Pierre Gagnaire doesn’t sit still. The 67-year-old chef is easily among the most accomplished French toques in the world, boasting restaurants in epicurean hot spots like Berlin, Las Vegas, Paris and Shanghai. The Lyon native passed through Hong Kong last month to introduce his new autumn menu at Forbes Travel Guide Five-Star Pierre.
Known to embrace molecular techniques and unexpected flavor combinations, Gagnaire got his start as a teenager, when he joined the family restaurant Le Clos Fleury in Saint-Étienne, in Eastern France. Frustrated by the lack of creativity in traditional French cuisine, he left those familiar confines to work and travel the world.
Armed with renewed enthusiasm, he returned home and took over the reins at Le Clos Fleury and, in 1981, the chef opened his own eponymous eatery. With more room for innovation and artistry, Gagnaire thrived until 1996, when the restaurant closed due to financial troubles. He moved back to Paris and rebounded within the year, opening another spot that paved the way for his now-famous culinary empire.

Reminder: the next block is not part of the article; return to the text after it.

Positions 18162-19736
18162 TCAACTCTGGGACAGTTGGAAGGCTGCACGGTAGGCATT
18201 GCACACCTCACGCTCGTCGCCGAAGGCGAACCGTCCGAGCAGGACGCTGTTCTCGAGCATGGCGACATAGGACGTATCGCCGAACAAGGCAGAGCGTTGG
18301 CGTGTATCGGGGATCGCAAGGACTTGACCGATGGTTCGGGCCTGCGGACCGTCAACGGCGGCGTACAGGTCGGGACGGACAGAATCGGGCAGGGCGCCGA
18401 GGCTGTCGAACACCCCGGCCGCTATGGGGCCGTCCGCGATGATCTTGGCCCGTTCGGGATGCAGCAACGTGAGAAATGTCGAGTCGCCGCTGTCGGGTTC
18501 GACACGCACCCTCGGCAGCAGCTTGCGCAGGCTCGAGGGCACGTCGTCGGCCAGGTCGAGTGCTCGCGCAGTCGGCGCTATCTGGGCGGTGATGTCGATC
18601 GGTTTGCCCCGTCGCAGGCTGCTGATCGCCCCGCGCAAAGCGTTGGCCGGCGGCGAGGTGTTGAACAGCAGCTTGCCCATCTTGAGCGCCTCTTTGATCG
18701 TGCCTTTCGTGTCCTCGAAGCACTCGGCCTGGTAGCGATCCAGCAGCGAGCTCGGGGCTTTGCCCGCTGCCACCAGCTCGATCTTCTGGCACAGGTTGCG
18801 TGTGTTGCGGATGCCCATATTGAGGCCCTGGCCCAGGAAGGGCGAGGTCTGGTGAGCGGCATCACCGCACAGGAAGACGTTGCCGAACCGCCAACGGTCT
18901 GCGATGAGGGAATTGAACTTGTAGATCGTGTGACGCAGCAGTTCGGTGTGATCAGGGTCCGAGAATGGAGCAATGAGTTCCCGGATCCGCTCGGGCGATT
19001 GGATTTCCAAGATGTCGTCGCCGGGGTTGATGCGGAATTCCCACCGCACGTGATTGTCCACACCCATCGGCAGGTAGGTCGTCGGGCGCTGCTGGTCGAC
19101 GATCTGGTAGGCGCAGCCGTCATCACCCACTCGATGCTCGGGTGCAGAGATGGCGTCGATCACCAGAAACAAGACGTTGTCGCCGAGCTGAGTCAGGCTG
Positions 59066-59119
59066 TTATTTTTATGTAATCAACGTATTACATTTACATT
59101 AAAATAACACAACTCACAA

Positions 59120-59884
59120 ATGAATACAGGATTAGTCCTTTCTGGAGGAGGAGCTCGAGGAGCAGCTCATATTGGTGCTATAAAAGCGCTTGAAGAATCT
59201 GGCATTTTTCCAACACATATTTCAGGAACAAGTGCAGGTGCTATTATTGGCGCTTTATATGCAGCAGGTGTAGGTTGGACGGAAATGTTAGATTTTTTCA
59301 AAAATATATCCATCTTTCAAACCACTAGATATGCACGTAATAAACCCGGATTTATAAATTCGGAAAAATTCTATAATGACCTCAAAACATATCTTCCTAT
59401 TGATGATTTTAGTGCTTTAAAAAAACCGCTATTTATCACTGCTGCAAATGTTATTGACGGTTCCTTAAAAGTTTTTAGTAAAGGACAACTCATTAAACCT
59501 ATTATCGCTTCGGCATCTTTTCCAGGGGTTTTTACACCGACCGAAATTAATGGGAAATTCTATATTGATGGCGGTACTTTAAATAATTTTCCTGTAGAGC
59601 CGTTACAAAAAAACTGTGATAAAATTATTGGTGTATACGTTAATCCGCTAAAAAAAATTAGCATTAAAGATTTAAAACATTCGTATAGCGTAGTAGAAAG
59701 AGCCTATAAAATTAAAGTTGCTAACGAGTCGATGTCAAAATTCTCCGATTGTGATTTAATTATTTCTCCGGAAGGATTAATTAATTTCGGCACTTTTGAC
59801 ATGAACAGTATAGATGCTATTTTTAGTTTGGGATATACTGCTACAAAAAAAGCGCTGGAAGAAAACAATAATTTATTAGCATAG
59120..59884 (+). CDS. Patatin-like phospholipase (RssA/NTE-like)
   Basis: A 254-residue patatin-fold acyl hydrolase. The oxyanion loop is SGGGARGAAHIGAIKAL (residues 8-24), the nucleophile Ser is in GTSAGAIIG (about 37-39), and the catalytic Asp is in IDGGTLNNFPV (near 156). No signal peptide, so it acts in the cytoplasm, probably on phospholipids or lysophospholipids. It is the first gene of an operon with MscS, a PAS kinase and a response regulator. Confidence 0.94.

Of course, Gagnaire can’t be at all of his restaurants at once. In Hong Kong, his protégé and chef de cuisine Jacky Tauvry runs the kitchen, collaborating with Gagnaire on a daily basis. Both chefs share a love of music, art and poetry — concepts that are evident in the flow of service and plating of dishes at Pierre.
On the 25th floor of the Five-Star Mandarin Oriental, Hong Kong, the chef sits down with his notebook and a large glass of lemon water to chat about his new menu, personal philosophy and the secret to a four-decades-long culinary career.
What do you remember about your earliest days in the kitchen?
I began training very, very early. I worked with [celebrated Lyon chef] Paul Bocuse when I was a teenager. I worked in Lyon for five years at different restaurants, then I joined the navy, where I was a chef and saved a lot of money.
After that, I moved to Paris for a year then traveled around the world. Finally, I came back to Lyon to be a chef at my family’s restaurant again. I stayed there a few years, but it was not the life I wanted.
Did you always want to be a chef?
No, not at all. It wasn’t my choice. It was the choice of my family and, at the very beginning, I really didn’t understand what I was doing there — I just picked up the family story. That was normal at the time; now it’s different.